Its not very often your have a Man Booker Prize Winner help introduce the world premiere of a film. John Banville, wrote The Sea in 2005 and adapted it for the big screen producing a script with which our other guest, the director Stephen Brown was to translate onto the big screen and what a good job he made of it.
Described as ‘a journey back in time to a summer of turbulent emotions’. The summer in question is the early 1950’s and the place is Co Wexford located in the South East Region of Ireland in fact it was filmed on the same beaches where Spielberg shot Saving Private Ryan. Max Morden, a retired art historian, returns to where he and his family spent their summer holidays to reconcile himself with both the events of his youth, and the recent loss of his beloved wife Ann. He stays in a boarding house that was once the home of the Graces, a family that befriended him during this idyllic youthful period of his life, which in turn awakened his latent sexuality and subsequently involved him in a tragedy that was to have a marked effect on the remainder of his life including taking solace from copious amount of alcohol in an attempt to nullify his bad memories.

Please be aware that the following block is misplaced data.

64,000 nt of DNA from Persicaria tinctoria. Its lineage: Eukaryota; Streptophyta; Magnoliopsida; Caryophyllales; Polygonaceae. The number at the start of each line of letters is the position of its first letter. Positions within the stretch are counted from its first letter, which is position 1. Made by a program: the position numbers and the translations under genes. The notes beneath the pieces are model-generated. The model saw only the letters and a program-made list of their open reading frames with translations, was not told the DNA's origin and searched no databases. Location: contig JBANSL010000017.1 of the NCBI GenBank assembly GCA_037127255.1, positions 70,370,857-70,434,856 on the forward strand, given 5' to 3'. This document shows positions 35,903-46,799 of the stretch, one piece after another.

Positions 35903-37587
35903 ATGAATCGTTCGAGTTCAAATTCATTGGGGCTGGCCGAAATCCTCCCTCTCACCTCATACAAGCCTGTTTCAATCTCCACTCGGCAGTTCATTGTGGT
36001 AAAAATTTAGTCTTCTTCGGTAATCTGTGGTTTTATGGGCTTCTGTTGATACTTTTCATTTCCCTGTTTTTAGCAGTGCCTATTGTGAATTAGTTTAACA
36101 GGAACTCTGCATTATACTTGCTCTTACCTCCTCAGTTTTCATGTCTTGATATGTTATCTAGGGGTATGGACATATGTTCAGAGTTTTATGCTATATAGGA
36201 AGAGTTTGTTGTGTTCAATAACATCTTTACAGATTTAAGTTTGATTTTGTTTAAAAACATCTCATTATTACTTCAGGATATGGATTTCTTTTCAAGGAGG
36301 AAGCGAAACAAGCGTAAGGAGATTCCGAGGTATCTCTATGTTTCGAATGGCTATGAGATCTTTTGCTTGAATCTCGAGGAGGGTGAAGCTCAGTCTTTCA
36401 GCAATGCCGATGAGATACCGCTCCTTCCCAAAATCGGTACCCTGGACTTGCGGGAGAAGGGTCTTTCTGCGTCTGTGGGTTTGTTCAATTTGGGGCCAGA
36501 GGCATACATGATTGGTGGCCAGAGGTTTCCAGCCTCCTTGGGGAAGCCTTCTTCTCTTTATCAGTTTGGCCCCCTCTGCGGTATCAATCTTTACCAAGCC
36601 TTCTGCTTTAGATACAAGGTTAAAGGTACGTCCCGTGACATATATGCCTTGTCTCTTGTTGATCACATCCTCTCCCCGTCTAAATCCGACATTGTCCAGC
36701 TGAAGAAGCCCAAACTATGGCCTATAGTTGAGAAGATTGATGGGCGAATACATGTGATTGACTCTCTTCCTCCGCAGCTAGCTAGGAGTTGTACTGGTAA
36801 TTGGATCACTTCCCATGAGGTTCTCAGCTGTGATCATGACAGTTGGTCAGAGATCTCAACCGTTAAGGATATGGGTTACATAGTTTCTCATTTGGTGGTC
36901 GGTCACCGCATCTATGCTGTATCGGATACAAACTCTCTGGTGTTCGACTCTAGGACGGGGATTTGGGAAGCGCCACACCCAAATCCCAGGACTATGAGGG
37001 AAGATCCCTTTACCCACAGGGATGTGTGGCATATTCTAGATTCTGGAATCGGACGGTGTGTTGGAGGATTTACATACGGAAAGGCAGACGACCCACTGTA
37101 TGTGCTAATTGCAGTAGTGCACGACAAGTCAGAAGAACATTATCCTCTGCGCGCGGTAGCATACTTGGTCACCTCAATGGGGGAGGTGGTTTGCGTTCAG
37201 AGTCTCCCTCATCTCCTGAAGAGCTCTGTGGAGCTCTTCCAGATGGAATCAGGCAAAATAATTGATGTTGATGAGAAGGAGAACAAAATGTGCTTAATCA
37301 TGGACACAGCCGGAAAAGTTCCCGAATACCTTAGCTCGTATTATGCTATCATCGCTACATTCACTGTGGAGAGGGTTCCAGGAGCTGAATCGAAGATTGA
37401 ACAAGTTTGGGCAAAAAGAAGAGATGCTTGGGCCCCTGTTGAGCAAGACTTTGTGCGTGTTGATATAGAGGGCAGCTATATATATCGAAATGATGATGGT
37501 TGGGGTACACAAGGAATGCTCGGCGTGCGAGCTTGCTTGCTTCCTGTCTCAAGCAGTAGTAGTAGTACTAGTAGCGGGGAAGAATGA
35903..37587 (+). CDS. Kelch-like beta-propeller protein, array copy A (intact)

Basically Banvilles story is one of age, loneliness and the effect that death of a loved one can have upon a person and the ensuing grief that follows such a tragedy. Brown’s debut feature is a sensitive piece of filmmaking with a small ensemble cast of experienced actors that manage to convey the subtleties of the novel successfully to the big screen. Ciaran Hinds is especially good with Charlotte Rampling still able to play the femme fatale with her oriental robe and cigarette holder. The film took only 25 days to film and both Stephen Brown and John Banville informed a sell out Filmhouse screening that they were very pleased with the end result as were the appreciative festival audience.